Treatment of Prisoners: An Excerpt from a Lieutenant’s Account of D-Day

Later that day I noted a white flutter or two from the snipers’ hedge.  What the snipers were using as white flags I know not, but it could have been their undervests.  They surrendered.  A small band of German prisoners began to collect on the beach, to be taken off later in the day.  They were well treated by the British soldiers, a fact which I found significant, for they had after all been sniping away, killing and wounding British soldiers.  I remember our troops selling cigarettes to prisoners, once the battle had passed on.  The commercial instincts of our troops were confirmed over and over again in the following months.  I never saw them robbing prisoners, but the sale of cigarettes at reasonably high prices was fairly common.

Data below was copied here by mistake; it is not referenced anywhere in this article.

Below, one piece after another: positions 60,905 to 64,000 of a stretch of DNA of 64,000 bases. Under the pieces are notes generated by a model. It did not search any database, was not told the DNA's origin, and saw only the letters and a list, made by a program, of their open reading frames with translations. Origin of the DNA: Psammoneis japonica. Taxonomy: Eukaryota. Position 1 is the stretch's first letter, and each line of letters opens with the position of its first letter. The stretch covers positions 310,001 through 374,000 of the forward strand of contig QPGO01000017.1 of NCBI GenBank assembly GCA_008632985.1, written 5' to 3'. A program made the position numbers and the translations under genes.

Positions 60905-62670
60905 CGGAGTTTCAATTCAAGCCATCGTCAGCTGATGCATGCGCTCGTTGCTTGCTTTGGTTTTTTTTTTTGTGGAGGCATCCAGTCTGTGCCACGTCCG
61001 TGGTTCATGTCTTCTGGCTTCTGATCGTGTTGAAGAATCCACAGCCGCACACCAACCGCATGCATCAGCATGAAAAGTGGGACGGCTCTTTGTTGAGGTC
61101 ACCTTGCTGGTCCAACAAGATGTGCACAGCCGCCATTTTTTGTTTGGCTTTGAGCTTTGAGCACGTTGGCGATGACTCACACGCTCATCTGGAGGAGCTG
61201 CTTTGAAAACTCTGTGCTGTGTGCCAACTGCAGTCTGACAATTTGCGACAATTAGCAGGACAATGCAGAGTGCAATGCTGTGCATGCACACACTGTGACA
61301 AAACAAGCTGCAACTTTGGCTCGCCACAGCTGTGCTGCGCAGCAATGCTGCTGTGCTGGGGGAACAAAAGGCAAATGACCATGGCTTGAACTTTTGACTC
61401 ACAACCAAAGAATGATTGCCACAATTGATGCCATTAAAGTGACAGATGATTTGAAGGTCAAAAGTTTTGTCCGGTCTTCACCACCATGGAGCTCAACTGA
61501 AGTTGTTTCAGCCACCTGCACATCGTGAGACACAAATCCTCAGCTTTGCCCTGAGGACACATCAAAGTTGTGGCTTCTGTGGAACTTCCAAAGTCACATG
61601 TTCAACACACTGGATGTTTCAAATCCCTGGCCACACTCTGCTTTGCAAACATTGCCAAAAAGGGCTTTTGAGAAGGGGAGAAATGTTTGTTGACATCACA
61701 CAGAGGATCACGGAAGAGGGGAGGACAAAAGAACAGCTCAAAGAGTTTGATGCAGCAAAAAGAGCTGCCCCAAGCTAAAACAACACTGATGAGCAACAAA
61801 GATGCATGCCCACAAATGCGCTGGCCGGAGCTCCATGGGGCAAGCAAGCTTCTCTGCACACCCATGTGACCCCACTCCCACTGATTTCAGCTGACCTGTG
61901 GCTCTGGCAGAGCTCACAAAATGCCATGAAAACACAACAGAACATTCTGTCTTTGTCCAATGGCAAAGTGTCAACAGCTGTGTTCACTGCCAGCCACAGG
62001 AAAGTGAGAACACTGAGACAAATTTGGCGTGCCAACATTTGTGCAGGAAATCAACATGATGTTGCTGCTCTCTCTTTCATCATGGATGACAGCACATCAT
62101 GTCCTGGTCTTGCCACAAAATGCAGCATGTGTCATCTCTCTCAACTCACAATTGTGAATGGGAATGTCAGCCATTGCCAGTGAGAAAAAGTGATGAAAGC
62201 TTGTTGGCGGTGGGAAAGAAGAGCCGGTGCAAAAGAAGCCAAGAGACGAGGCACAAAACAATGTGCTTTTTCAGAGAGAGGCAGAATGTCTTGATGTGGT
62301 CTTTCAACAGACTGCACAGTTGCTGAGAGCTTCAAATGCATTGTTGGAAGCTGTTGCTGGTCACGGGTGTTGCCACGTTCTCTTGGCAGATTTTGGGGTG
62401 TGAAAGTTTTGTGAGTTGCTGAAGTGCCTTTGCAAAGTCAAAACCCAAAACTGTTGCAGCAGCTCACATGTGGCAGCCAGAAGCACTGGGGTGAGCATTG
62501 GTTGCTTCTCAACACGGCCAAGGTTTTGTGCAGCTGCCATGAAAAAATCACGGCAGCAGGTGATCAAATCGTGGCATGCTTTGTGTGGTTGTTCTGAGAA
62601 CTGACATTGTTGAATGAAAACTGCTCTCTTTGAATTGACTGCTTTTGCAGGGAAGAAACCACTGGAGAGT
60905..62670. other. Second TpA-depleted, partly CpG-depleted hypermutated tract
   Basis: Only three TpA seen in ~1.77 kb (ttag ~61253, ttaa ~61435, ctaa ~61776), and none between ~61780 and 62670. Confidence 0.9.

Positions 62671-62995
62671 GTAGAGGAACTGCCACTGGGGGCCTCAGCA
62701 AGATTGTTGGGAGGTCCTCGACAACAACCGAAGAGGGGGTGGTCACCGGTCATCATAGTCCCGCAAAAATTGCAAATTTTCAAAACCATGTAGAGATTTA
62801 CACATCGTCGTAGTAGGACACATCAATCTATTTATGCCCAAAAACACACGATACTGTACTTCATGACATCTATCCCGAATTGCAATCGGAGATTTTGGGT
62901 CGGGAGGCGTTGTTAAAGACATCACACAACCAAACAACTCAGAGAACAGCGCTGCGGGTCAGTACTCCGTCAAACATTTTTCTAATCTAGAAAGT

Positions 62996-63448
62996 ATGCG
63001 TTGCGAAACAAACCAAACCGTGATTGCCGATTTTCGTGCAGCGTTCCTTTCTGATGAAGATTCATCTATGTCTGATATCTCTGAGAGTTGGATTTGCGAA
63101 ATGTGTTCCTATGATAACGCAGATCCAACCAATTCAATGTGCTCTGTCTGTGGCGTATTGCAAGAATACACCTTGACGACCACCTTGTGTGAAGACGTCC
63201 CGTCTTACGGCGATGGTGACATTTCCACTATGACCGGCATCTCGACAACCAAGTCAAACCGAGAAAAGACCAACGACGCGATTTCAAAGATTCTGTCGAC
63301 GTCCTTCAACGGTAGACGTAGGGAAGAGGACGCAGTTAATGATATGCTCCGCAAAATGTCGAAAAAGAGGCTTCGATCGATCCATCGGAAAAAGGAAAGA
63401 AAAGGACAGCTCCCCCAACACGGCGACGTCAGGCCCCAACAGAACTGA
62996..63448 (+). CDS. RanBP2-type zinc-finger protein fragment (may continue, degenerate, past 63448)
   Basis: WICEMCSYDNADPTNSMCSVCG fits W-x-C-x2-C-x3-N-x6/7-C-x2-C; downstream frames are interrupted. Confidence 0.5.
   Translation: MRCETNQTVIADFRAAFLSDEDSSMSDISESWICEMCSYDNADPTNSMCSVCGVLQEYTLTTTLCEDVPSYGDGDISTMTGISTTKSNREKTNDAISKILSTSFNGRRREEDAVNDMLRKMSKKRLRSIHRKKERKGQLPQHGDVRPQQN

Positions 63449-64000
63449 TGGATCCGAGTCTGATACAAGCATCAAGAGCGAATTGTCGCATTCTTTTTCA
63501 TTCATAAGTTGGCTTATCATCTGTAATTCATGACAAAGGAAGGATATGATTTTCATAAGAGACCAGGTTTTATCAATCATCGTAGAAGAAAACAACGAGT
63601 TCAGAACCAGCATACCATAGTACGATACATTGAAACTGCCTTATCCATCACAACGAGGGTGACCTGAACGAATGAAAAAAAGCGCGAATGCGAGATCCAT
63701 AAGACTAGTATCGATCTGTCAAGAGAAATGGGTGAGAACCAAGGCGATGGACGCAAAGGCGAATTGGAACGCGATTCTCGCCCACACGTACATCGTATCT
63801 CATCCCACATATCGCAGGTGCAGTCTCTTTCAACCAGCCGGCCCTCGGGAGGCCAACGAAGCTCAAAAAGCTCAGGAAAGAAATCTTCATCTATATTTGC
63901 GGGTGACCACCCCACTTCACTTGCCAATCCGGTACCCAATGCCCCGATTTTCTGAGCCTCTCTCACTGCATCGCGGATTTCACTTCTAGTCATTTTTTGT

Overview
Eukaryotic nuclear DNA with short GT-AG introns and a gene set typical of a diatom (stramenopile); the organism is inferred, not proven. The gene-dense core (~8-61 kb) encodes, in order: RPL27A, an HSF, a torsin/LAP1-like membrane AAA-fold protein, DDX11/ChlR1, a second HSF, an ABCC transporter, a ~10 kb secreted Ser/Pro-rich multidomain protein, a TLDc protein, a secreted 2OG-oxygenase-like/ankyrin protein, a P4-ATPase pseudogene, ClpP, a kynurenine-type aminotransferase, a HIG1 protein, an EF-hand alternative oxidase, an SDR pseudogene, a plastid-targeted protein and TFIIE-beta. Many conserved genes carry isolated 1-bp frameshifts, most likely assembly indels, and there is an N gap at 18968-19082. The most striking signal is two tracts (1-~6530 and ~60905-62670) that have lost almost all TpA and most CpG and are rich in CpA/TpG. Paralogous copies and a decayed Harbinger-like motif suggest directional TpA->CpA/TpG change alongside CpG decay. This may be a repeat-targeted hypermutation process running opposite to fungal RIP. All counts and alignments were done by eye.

That was an excerpt from an account of D-Day by one of the soldiers who participated in the landings.  It is from a book of such accounts.  His entry in that book was titled:

Lieutenant D C Potter

Troop Leader

B Squadron